Graduate student instructors (GSIs) often play supporting roles next to the professors they work for, but in the Leadership Communications course they are encouraged to depart from the script, guiding fellow students in discovering their authentic voices as leaders.
The unconventional course, part of the core Berkeley Innovative Leader Development (BILD) curriculum, asks MBA students to leave their comfort zones behind as they use improvisation and even theatrical techniques that go far beyond conventional public speaking training. The class has not only drawn rave reviews from students, but also provided unique leadership training for the student instructors.
"The GSIs are leading their group of students in lab for two hours every week, and they have to really own the room," says Lecturer Cort Worthington, who taught the course in the Full-time MBA Program in the fall. "There is a bit of a squirm factor for some of the students in this class, since we are asking them to take risks. The GSIs have to create a safe environment with direct, kind feedback—and in doing that, they learn coaching skills they'll use for the rest of their lives."
Lecturer Mark Rittenberg, who has taught the class in the Evening & Weekend MBA Program for the past two years, uses a methodology inspired by his acting training—working on voice, movement, physical presence, and storytelling. The class also involves introspective work, with students reflecting on their personal leadership styles and using stories to express themselves.
"In my corporate consulting, I hear all the time that MBA students all look the same and talk the same," Rittenberg says. "Why are people so afraid to be themselves, to use their voice, to speak out? I tell them that they are the subject of the course, and this is their chance to find out if they can be an authentic leader."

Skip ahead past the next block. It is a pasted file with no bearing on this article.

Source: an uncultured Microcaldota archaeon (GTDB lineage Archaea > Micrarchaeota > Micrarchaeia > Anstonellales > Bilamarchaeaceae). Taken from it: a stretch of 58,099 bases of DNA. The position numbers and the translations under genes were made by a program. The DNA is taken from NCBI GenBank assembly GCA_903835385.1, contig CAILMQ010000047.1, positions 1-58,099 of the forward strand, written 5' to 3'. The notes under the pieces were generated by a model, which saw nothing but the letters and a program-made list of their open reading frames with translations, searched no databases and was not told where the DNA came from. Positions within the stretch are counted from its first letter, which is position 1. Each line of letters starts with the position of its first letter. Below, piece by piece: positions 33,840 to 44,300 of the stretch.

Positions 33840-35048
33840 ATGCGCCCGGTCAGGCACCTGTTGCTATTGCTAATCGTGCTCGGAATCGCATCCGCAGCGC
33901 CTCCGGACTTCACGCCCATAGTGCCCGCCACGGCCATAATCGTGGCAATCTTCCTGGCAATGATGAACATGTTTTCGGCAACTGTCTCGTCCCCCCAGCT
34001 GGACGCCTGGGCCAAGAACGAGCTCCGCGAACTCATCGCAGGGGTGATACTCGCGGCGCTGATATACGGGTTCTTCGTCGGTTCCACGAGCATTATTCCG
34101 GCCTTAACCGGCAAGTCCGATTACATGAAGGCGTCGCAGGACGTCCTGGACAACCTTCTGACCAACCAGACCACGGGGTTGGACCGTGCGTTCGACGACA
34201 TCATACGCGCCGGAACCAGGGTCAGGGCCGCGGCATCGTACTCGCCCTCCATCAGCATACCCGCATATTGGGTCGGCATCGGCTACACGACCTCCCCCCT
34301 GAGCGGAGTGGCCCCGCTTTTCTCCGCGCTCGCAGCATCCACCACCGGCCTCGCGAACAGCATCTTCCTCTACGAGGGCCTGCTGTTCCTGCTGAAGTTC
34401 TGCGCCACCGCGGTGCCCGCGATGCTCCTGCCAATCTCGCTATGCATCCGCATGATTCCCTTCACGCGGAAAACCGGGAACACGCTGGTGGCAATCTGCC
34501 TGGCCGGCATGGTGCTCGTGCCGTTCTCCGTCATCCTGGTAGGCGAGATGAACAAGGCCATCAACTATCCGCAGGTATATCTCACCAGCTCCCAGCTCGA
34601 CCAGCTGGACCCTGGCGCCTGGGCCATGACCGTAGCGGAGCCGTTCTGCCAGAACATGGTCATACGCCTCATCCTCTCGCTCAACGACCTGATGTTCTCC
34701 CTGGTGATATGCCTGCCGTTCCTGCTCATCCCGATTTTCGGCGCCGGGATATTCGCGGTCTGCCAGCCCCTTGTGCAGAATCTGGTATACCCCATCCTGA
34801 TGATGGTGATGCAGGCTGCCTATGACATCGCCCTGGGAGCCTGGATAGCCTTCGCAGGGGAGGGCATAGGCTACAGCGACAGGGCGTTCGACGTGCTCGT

Adds Worthington, "Our sweet spot is training one's mind to be very present, and then letting one's expressions be as open as possible."
Students audition to be GSIs after taking the class in their first semester. Both Rittenberg and Worthington put their GSIs through intensive training to be co-leaders. It's a big time commitment, yet those who have done it rate it as a high point of their Berkeley-Haas career.
"I felt extremely lucky to be learning from Professor Worthington, and can honestly say that I grew into a much better communicator as a result of our trainings and labs throughout the semester," says Lauren Gellman, who was one of 12 GSIs who worked with Worthington in the fall.
Thomas Fitzpatrick, EWMBA 11, was equally positive about his experience working with Rittenberg as a GSI in several classes. "Mark is a mentor, but he also approaches us as colleagues, encouraging us to be actively engaged in the work and bring our own ideas to the table," says Fitzpatrick. "To have him give us that trust has been an amazing experience."
The Berkeley Columbia Executive MBA Program also offered Leadership Communications as week-long course last fall.
"The class was a huge hit with the Berkeley-Columbia students, and I expect it will be very popular next year," says Executive Director Kathy Lilygren.